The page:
New York City Congressman Charles Rangel is back in the nation's capital, where all signs are pointing that he will represent a newly drawn district for the next two years. The Harlem democrat won a hard fought primary Tuesday, with tighter margins than some had imagined in a district that now includes part of The Bronx. Our Josh Robin has the details.
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NEW YORK STATE -- Congressman Rangel says there's no time to celebrate. Not when student loan rates are set to jump and the U.S. Attorney General is on the hot seat over a botched gun operation. He caught an early morning train from Penn Station and shrugged off the close tally of Tuesday's primary.
Rangel said, "I don't think they record it by the percentage. They record it by who won."
His margin over State Senator Adriano Espaillat is close. It appears, in fact, to be his tightest margin since 1970, when Rangel took office after besting Adam Clayton Powell Jr. in another primary. Three others were also-rans.
Rangel says he wasn't concerned, even as the district is now majority Latino, and his congressional censure became a campaign issue.
Rangel said, "If you've done any job for 42 years and three people say they want the job and they have no experience, it's just going in and applying for an extension of your job and feeling confident that you've had to have done a helluva terrible job if people are going to take a gamble with three people who have no experience at all."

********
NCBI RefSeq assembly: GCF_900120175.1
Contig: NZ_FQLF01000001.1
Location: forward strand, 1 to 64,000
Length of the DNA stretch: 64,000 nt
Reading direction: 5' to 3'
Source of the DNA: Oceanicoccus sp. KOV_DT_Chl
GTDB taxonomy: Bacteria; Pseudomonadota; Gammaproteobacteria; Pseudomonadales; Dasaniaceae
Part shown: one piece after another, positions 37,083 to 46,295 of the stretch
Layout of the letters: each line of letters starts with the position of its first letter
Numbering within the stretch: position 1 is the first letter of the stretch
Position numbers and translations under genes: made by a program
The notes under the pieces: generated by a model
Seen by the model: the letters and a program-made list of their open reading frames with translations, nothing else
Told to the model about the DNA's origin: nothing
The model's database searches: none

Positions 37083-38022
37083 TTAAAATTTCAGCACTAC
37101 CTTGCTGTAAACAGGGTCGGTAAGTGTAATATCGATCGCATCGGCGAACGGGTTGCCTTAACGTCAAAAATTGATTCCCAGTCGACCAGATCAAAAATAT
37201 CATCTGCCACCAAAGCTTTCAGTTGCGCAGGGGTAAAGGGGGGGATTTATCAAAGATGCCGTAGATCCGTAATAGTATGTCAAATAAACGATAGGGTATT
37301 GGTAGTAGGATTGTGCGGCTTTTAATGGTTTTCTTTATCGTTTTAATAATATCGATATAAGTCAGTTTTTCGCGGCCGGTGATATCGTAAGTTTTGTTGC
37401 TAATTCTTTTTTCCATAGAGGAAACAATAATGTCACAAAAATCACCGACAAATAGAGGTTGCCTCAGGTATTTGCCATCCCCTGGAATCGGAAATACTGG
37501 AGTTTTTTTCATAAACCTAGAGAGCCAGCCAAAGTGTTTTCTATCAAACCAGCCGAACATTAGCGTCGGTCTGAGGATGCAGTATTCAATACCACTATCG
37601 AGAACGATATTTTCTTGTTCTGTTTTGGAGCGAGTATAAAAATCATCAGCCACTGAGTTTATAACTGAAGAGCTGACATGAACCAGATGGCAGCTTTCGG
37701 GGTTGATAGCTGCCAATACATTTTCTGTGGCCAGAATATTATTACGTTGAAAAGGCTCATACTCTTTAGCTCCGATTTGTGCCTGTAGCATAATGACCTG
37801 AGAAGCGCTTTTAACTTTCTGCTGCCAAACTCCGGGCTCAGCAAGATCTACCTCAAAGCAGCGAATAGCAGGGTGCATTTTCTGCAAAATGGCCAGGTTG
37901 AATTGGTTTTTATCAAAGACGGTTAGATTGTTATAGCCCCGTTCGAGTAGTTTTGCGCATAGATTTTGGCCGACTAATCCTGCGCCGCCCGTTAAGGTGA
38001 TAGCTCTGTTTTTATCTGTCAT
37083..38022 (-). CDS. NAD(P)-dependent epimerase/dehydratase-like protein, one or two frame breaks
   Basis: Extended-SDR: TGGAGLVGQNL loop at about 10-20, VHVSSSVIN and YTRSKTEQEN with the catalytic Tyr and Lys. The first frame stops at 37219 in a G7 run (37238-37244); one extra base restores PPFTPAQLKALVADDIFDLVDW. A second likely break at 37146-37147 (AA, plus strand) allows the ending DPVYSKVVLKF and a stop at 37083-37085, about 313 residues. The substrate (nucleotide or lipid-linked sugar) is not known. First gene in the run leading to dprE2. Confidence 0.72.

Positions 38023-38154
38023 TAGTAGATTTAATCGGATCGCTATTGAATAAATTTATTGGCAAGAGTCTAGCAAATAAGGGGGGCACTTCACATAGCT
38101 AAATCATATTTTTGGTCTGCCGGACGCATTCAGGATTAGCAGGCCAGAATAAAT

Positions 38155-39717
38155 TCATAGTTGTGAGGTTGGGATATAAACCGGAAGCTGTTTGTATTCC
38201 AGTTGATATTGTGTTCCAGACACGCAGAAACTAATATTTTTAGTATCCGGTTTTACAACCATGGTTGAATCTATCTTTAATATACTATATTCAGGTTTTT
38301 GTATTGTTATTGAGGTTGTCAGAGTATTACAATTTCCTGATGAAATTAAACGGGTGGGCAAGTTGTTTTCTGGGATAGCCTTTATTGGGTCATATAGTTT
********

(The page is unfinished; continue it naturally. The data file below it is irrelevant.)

Espaillat would only say through a statement that he was proud of his campaign.
Political consultant Basil Smikle says voters trusted Rangel more to bring home the bacon from D.C.
"They did not buy any of the arguments from any of his challengers. They did not make the case to fire Charlie Rangel and hire them into the seat. And until they do that and probably until Charles Rangel is good and ready to leave, he will be in that office," Smikle said.
Rangel does have to run in the general election, although he's facing off against an opponent who he's beaten before.
Craig Schley, a former Rangel intern, is running on the Republican line. The former firefighter also faced off against his former boss in this week's primary, losing, like he did in the 2010 general election on the Independence Party line.